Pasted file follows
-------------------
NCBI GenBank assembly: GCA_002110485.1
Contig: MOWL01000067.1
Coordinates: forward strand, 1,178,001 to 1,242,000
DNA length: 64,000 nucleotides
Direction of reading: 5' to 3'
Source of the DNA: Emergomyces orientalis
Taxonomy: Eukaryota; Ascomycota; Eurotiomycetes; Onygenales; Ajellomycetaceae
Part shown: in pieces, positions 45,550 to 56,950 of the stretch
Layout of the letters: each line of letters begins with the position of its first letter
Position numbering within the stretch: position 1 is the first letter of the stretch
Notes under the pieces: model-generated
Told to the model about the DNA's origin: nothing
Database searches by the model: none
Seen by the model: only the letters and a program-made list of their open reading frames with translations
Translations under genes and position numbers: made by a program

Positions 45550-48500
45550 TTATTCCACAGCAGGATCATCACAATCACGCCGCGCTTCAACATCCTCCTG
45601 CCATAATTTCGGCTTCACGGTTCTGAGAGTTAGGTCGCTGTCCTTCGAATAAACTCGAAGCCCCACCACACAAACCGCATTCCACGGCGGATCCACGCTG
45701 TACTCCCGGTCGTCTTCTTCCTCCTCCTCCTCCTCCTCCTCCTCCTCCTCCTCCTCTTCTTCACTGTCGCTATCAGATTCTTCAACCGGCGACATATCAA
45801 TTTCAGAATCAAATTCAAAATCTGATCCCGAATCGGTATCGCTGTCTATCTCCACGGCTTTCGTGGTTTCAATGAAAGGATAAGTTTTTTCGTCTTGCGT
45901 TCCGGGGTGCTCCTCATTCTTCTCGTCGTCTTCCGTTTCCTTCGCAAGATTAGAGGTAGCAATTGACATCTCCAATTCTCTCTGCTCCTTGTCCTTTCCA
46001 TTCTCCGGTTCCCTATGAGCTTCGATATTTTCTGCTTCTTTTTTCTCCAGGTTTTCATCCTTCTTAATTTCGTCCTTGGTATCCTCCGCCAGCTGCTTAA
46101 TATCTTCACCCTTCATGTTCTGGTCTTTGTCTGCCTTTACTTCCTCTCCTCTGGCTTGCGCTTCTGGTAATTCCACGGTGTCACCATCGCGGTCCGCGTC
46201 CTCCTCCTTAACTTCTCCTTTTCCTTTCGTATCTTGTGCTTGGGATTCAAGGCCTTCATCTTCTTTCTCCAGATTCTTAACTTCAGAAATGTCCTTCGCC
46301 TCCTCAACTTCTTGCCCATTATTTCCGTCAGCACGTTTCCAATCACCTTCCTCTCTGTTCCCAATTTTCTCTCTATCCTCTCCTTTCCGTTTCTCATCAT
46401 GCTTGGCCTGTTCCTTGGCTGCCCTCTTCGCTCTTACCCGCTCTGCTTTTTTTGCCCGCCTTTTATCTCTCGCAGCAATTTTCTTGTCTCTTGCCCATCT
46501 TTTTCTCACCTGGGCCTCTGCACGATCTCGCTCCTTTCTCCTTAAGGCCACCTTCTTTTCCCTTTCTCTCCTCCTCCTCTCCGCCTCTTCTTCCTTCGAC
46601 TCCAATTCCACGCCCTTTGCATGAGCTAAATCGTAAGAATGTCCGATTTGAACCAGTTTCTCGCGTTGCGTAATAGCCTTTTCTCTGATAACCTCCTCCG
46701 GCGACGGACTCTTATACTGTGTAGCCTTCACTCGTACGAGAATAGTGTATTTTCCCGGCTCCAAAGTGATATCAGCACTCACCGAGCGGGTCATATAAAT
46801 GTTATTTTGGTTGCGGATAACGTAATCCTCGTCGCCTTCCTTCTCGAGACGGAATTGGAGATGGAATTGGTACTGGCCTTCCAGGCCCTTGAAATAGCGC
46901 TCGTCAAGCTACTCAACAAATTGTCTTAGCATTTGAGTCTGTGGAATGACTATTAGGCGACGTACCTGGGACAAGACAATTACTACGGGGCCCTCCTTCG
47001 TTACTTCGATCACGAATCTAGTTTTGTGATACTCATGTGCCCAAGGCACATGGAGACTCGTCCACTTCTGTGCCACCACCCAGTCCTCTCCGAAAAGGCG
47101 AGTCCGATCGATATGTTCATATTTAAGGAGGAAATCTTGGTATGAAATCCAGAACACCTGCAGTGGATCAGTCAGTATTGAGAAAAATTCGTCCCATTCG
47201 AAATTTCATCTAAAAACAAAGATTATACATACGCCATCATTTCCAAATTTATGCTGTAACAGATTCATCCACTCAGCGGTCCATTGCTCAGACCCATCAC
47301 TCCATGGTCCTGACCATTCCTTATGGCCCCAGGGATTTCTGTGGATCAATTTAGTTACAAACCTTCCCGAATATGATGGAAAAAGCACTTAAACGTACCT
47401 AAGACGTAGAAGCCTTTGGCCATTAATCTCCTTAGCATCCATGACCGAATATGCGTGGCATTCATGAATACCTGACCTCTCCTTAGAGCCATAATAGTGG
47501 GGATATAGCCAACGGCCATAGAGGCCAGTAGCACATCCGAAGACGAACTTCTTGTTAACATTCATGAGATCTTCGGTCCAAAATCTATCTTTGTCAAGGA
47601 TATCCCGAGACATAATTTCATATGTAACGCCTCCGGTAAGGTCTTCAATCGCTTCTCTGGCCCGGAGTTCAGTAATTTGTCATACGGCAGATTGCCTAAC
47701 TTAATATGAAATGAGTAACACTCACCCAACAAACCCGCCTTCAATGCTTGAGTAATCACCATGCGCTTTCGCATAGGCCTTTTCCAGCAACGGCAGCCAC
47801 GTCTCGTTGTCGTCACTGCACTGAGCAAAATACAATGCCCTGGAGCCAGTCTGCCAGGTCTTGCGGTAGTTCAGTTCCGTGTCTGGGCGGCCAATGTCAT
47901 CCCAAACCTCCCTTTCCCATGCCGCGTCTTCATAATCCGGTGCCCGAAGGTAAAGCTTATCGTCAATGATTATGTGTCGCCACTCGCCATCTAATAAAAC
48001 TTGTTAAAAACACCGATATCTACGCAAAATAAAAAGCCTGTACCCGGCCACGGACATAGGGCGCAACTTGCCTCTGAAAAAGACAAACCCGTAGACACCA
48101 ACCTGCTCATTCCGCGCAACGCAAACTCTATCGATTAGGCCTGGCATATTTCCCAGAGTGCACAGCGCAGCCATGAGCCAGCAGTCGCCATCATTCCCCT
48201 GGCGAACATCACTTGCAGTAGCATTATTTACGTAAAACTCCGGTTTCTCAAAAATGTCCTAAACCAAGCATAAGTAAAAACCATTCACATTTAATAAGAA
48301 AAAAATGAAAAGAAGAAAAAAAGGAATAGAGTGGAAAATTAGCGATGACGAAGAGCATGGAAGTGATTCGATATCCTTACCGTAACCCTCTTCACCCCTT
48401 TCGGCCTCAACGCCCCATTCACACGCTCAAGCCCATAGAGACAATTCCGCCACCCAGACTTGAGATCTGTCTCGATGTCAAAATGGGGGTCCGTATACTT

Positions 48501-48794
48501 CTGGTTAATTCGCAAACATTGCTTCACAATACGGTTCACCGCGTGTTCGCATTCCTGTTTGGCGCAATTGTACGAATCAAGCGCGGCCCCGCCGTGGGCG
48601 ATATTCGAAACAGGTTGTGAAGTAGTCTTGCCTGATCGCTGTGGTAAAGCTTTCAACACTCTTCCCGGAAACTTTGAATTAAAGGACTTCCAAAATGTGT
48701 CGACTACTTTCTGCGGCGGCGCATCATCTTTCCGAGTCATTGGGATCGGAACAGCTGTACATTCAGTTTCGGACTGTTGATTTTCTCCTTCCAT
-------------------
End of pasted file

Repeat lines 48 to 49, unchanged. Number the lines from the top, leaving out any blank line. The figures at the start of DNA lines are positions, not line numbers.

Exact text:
48501 CTGGTTAATTCGCAAACATTGCTTCACAATACGGTTCACCGCGTGTTCGCATTCCTGTTTGGCGCAATTGTACGAATCAAGCGCGGCCCCGCCGTGGGCG
48601 ATATTCGAAACAGGTTGTGAAGTAGTCTTGCCTGATCGCTGTGGTAAAGCTTTCAACACTCTTCCCGGAAACTTTGAATTAAAGGACTTCCAAAATGTGT